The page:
Outrage is not enough; it has to be understood and dealt with, and to some extent, accepted as an inevitable part of a quarter-baked media in a half-baked democracy.
Today’s Paper : Media channels have been condemned for their ‘ghastly’coverage of the death of Bollywood superstar Sridevi as the nation continues to mourn her passing. Television channels have covered the 54-year-old actress’ death relentlessly since she passed away unexpectedly Saturday night in Dubai. This author decodes the “third degree” journalism in India given the TV channels’ tendency to behave like power-drunk interrogators.
It is time to face a simple truth after the outrage over Indian media coverage of the death of Bollywood’s first female superstar, Sridevi: that outrage is not enough; it has to be understood and dealt with, and to some extent, accepted as an inevitable part of a quarter-baked media in a half-baked democracy. | Business Standard
In case you have not watched the prurient TV channels that made a macabre masquerade out of a solemn event (I confess even I did not watch much), the news in brief, elaborately tracked on the Web is this: they conjectured that the death was more than unnatural, hinted towards crimes and/or misdismeanours, and created scenarios and digital constructions that included a wine glass near a bathtub, a reporter crouching inside a bathtub, and detailed forensic measurements that would have been better off in a fictional channel specialising in crime.
But there are those who are outraged by the outrage over the media coverage, which has resulted in predictable and understandable articles that deride the fall of balance, ethics and responsibility in journalism. It is necessary to look beyond this outrage, at least to focus on the belief of the channels and their viewers who think they were indeed doing the right thing in “investigating” the death by drowning in a bathtub in a Dubai hotel.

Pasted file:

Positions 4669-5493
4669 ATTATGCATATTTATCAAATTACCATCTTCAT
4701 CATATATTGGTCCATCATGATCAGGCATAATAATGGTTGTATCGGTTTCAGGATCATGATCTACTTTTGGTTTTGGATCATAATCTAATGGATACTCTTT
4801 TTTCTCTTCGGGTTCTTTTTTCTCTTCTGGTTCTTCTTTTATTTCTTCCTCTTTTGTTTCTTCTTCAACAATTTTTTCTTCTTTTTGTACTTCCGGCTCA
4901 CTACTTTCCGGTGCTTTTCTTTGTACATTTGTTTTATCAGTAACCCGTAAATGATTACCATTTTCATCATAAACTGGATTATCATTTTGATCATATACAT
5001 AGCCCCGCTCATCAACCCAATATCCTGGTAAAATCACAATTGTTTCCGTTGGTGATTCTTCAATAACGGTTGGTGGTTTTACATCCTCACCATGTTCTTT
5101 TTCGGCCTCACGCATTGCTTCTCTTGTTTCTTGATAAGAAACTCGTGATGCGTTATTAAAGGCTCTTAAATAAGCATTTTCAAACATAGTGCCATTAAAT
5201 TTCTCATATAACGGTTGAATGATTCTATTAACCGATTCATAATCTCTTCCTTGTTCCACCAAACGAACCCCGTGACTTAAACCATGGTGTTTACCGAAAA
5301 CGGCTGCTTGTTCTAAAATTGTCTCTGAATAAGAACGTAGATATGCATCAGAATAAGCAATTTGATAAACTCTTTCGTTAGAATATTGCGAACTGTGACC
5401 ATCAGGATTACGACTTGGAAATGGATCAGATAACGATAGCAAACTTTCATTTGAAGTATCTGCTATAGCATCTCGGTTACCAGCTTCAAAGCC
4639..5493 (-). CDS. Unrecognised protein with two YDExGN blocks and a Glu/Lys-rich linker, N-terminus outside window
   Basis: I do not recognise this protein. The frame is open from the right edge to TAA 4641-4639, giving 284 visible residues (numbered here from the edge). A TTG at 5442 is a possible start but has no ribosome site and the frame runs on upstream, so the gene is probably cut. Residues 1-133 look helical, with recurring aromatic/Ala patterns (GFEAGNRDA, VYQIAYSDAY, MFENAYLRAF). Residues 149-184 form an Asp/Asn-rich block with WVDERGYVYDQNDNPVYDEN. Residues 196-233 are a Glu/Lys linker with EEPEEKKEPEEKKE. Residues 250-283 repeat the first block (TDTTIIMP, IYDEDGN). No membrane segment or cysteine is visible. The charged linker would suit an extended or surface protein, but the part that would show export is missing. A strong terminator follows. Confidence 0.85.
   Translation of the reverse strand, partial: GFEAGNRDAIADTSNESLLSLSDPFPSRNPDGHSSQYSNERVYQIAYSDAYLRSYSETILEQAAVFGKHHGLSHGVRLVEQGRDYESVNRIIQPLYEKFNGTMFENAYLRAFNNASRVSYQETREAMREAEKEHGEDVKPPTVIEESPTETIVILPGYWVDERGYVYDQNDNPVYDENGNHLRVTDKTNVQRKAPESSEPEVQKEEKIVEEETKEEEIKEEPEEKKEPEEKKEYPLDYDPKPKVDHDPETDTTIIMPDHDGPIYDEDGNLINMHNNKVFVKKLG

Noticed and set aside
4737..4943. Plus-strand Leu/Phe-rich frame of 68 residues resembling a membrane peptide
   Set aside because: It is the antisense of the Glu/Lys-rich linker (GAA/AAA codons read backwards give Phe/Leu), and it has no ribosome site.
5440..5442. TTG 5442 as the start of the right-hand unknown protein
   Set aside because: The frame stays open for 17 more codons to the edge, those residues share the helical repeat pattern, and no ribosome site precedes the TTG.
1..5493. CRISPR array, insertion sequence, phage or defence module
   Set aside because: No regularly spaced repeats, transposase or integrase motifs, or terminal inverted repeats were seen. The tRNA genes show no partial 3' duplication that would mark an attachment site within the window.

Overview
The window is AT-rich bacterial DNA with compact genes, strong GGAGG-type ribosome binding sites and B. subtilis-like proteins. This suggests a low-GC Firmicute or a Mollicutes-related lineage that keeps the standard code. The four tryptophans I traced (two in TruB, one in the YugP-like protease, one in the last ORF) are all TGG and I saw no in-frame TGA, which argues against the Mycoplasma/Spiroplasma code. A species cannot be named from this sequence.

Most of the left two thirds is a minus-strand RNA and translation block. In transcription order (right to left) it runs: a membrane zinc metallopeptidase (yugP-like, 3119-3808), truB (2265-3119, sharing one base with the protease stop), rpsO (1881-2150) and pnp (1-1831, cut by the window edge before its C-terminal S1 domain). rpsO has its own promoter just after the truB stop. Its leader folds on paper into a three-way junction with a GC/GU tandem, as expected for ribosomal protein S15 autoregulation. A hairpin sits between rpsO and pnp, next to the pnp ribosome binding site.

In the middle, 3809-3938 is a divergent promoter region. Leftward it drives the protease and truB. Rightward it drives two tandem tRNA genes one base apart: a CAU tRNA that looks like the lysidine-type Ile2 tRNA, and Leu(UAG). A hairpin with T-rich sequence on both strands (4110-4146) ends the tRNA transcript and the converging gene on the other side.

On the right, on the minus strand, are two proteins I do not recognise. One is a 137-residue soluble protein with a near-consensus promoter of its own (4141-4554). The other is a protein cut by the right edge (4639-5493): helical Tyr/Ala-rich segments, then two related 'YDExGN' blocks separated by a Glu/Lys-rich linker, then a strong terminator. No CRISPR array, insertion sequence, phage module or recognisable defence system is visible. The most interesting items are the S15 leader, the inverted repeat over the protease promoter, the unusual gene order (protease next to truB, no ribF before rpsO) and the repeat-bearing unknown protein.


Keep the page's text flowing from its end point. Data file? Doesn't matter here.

Typically, celebrity death stories have three angles that editors would like to highlight:
one is the news of the death itself, second is the manner of the death, and the third would be on obituary references, which in the case of achievers like Sridevi are phenomenal. Ideally, the news of the death would be reported in solemn tones, obituary references in laudatory tones and the manner of death in proportion to the detail.
It is in the last that TV channels have triggered outrage, as they virtually abandoned the first two angles and used recent events like her dancing in a wedding the previous week and her cinematic persona to create a construction that smacks of what they call yellow journalism. We could call it “third degree” journalism, given the channels’ tendency to behave like power-drunk interrogators.
Here is the problem: in the eyes of those who did it, obviously with television rating points (TRPs) in mind, what they were doing is an investigative journalism of sorts, given its forensic trappings. However, a culturally forensic look at this forensic journalism reveals a bias for presumption of some crime, a bias towards judging the morality of a woman who may have sipped alcohol, and a bias towards examining choices including marriage to a previously married man, a plastic surgery or eating habits. | Readmore